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LUC won't back wind turbine zoning proposals  

Proposed wind turbine zoning proposals from two Logan County townships and a Champaign County township are too restrictive, a committee of the Logan-Union- Champaign Regional Planning Commission decided Thursday.

Jefferson and Rushcreek townships and Union Township in Champaign had submitted proposals at the requests of citizens that would effectively ban wind turbines, prosecuting attorneys from both counties advised the LUC.

Therefore, the zoning laws would be unconstitutional, the chief legal advisers to the townships said in written opinions.

“Courts have generally held that regulation which prohibits the use of land in certain ways is an unconstitutional use of police power unless necessary for the health and safety,” Logan County Prosecutor Gerald Heaton wrote. “Any regulations which purport to reasonably regulate the use of wind turbines when, in fact, they prevent their use, would fall into this category.”

Assistant Champaign County Prosecutor Scott Shockling wrote in his letter, “While a densely populated urban or suburban area that lacks the open space needed for setbacks might be able to ban wind turbines, the ability of a largely rural township with large amounts of open space to do so is doubtful.”

Several companies are eying a ridge that extends from Rushsylvania to Mechanicsburg for wind turbines. The interest has raised the ire of some residents who are compelling their township trustees to consider restrictive zoning measures.

LUC officials asked the attorneys “whether or not wind turbines that are subject to zoning would be able to be zoned so as to not be permitted in a township.”

The proposals included a variety of restrictions including setbacks from property lines and buildings, noise levels, vibrations transmitted to neighboring properties and height restrictions.

Proposals from Jefferson and Rushcreek townships were less restrictive than Union Township on setbacks and on proximity to buildings, but more restrictive on height.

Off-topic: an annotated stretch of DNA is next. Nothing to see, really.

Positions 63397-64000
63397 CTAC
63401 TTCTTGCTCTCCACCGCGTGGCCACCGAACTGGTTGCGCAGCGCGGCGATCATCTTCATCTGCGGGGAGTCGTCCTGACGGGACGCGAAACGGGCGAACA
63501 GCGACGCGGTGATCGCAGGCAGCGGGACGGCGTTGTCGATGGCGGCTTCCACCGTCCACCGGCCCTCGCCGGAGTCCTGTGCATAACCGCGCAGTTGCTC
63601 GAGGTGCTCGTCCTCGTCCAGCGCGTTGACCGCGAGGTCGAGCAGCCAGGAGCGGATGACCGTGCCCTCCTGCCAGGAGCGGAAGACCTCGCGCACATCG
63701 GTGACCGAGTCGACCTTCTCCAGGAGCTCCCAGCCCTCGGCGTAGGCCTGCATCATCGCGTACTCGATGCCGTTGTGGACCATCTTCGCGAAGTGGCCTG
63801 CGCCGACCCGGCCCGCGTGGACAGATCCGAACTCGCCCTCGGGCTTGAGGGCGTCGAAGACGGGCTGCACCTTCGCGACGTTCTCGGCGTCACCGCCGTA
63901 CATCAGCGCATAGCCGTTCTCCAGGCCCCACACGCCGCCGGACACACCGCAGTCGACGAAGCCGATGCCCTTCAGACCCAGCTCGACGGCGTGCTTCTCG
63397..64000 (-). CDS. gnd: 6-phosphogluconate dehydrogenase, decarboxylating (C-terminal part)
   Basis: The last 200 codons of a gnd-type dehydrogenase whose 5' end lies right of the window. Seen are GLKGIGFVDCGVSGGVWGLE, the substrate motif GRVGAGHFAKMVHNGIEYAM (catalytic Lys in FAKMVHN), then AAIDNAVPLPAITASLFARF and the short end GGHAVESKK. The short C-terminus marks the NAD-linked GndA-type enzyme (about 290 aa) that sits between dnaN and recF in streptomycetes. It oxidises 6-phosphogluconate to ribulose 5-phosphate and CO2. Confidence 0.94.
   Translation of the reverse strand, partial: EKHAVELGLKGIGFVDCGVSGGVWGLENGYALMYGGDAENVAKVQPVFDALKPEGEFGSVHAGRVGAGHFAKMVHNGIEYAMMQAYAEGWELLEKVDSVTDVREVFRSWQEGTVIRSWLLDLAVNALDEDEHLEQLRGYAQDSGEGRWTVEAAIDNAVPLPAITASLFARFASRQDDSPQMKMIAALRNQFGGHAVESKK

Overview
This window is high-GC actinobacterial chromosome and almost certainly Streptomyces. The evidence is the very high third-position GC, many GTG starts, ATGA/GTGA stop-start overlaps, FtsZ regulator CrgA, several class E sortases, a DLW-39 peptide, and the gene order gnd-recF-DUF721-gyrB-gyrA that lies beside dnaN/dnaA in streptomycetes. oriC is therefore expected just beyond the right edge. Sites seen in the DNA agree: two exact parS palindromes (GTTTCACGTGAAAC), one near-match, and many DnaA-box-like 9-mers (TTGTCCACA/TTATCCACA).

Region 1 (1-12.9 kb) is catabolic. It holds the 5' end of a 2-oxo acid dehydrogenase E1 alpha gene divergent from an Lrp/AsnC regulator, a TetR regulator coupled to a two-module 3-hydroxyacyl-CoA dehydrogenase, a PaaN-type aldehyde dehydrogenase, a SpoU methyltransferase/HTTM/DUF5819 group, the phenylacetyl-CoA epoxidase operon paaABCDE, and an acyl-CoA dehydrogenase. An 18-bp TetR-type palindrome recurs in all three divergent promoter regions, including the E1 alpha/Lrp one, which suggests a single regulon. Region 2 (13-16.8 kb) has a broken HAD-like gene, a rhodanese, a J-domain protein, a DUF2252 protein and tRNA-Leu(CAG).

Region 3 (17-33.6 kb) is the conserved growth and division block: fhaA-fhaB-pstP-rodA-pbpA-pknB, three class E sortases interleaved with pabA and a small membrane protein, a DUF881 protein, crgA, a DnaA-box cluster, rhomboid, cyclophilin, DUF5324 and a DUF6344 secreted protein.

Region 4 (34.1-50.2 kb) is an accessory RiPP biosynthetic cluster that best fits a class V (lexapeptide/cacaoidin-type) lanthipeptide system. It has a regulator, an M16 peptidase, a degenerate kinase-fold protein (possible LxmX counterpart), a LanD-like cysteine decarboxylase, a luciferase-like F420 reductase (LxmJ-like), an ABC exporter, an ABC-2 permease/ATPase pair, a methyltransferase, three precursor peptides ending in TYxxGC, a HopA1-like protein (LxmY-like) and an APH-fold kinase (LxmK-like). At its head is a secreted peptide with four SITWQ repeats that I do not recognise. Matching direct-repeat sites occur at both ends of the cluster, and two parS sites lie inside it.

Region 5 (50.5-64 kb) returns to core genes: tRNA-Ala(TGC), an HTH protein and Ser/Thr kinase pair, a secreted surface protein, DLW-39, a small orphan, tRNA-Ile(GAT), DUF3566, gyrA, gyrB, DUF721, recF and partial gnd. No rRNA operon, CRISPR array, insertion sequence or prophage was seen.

Jefferson and Rushcreek submittals require just 800 feet from a property with a zoning exemption while stipulating the turbine can be no closer than 1,450 feet to a building and no more than 260 feet with special permission.

Union’s potential zoning change would require wind turbines to be 2,600 feet from a building and the surrounding property lines while restricting turbine height to 360 feet with an exemption.

Zoning boards from the townships now will meet to consider the LUC’s recommendation to reject the proposals.

The zoning board will in turn make recommendations to their respective township trustees who can then approve, deny or amend the measure.

By Joel E. Mast
Bellefontaine Examiner Staff Writer


12 May 2007

This article is the work of the source indicated. Any opinions expressed in it are not necessarily those of National Wind Watch.

The copyright of this article resides with the author or publisher indicated. As part of its noncommercial effort to present the environmental, social, scientific, and economic issues of large-scale wind power development to a global audience seeking such information, National Wind Watch endeavors to observe “fair use” as provided for in section 107 of U.S. Copyright Law and similar “fair dealing” provisions of the copyright laws of other nations. Send requests to excerpt, general inquiries, and comments via e-mail.

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